Syfy picks up 'Being Human'

RDF's 13-episode dramedy is based on a BBC series

The misfits from the hot British dramedy "Being Human" will face another challenge: being American.

Syfy has handed out a 13-episode order to a U.S. version of the BBC show from RDF Media USA.

"Human" revolves around three twentysomething roommates -- who happen to be a ghost, a vampire and a werewolf -- as they help one another navigate the complexities of living double lives.

The original series, produced by RDF subsidiary Touchpaper TV and executive produced by Rob Pursey, had an initial six-episode run on digital channel BBC Three. It was so successful that the show got a second window on mothership BBC One. It is slated to return early next year for an eight-episode second season.

The deal for a U.S. take on the show at Syfy marks the first scripted series order for the cable network following its rebranding this summer designed to attract broader audience. It also marks the first scripted series order for RDF Media USA.

"Human" appeared on Syfy's radar about two years ago when the network was given the pilot script by the BBC, which was seeking to bring in the U.S. cable network in as co-producer. It was too late in the process, so Syfy brass passed but became instant fans of the material.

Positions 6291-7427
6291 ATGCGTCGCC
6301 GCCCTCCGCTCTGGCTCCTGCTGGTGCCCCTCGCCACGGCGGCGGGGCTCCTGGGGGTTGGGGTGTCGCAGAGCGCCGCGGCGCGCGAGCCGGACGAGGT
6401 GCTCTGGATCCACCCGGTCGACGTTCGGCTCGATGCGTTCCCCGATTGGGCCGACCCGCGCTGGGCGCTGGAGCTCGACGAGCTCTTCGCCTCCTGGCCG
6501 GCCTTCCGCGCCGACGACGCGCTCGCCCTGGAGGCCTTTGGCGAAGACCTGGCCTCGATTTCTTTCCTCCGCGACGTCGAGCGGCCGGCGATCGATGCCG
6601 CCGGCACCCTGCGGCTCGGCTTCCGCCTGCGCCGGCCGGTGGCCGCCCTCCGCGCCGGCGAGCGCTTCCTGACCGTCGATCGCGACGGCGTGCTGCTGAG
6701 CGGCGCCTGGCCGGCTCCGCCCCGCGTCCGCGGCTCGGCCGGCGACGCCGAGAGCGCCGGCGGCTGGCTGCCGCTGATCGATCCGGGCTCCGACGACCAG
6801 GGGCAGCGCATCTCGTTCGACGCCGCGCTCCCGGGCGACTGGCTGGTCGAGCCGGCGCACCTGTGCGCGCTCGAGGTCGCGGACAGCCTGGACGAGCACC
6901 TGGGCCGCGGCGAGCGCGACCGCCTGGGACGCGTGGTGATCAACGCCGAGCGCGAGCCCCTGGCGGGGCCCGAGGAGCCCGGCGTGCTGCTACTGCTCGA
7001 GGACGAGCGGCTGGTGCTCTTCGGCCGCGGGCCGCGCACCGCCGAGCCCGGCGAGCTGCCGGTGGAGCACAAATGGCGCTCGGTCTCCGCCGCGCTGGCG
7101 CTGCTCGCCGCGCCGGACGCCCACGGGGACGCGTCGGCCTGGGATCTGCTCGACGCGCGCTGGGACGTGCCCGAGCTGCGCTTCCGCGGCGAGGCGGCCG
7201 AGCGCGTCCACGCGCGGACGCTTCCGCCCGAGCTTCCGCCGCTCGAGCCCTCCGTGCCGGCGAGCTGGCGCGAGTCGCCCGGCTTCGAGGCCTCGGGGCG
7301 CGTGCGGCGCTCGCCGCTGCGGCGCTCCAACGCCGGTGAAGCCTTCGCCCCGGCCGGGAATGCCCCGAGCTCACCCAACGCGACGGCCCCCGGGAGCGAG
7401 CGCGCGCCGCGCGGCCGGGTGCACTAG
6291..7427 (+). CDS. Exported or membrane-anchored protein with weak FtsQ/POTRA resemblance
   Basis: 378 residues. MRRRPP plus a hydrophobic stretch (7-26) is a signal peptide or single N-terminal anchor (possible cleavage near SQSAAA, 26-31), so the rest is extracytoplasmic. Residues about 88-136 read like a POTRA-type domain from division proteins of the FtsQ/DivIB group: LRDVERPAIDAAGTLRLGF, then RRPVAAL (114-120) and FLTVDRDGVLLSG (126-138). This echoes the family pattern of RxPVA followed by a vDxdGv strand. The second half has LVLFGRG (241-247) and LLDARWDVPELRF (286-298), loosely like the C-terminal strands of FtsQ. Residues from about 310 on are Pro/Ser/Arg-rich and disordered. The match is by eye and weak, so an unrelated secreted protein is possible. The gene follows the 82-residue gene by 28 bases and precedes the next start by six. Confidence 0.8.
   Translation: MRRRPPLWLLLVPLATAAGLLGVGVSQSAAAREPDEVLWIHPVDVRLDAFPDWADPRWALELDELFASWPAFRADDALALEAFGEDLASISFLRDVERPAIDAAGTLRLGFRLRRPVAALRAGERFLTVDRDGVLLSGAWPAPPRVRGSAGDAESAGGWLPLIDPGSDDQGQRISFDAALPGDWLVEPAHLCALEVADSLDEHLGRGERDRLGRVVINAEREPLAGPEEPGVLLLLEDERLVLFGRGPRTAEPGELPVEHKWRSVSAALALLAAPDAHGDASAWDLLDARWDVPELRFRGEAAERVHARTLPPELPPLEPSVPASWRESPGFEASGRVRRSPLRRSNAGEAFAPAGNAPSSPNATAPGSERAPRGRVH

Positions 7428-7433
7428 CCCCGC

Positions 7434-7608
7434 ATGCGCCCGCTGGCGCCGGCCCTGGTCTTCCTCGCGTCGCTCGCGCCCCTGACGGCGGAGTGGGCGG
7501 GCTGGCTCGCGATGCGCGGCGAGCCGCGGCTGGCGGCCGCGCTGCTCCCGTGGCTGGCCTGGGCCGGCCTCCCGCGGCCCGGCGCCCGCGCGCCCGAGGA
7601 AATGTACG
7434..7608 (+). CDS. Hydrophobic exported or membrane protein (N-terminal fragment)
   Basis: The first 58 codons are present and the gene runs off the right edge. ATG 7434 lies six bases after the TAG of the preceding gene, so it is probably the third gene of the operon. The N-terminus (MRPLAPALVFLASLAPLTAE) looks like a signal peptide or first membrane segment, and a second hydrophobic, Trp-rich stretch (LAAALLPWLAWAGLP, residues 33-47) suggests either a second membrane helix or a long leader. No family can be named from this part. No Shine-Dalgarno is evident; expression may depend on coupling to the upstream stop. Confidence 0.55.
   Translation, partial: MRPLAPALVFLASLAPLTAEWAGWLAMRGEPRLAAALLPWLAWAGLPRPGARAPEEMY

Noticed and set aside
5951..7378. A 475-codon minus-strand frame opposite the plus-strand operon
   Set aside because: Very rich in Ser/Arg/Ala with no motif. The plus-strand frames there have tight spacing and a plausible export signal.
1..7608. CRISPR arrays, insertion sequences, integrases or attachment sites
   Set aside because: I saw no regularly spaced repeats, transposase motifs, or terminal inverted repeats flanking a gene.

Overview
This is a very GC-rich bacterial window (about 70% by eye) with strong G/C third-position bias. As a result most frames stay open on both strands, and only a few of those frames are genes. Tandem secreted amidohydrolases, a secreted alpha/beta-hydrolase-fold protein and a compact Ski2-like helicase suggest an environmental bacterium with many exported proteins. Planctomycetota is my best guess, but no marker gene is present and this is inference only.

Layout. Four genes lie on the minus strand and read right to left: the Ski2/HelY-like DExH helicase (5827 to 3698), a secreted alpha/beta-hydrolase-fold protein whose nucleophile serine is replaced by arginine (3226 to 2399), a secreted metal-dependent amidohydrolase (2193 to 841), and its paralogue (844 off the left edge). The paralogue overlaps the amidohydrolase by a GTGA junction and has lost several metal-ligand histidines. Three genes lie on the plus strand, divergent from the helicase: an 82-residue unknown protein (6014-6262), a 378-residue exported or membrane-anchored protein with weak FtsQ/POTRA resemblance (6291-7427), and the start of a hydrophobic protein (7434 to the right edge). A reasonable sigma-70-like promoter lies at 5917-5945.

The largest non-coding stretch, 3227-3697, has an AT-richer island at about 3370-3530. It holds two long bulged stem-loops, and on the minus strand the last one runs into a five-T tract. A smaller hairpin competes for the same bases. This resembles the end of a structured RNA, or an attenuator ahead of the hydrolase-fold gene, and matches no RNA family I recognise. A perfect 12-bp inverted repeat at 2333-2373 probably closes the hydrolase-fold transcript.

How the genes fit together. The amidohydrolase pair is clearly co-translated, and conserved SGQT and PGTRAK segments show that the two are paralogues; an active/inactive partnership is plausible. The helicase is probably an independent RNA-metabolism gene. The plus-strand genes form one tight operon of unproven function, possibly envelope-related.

"It turned out great as we can now do an American version," Syfy president Dave Howe said. "We've always been keen on vampires and werewolves, and we loved the originality of 'Being Human,' the fact that the fantastical creatures in it are very young, accessible and charming."

Howe stressed that Syfy is not going to "slavishly replicate the British version." Some of network's core audience already might be familiar with the original series, which runs in the U.S. on BBC America.

The search is on for a writer to adapt "Human," with Syfy targeting a launch in summer or fall 2010 and eyeing it as a potential companion piece to breakout hit "Sanctuary," which shares similar subject matter.

The U.S. version of "Human" drew a lot of interest from broadcast and cable networks and several production commitment offers, but Syfy stood out, RDF Media USA CEO Chris Coelen said.

"From the beginning, Syfy was unwavering in its pursuit of the project and had a lot of conviction about doing it,"

The company, which established a toehold in the U.S. on the strength of its unscripted business, has been making a big push in scripted series largely outside the traditional studio system. RDF is the sole producer of "Human" and is also working on several other scripted projects.

"We're getting into the scripted and studio business in a different way; the plan is to do things ourselves," Coelen said.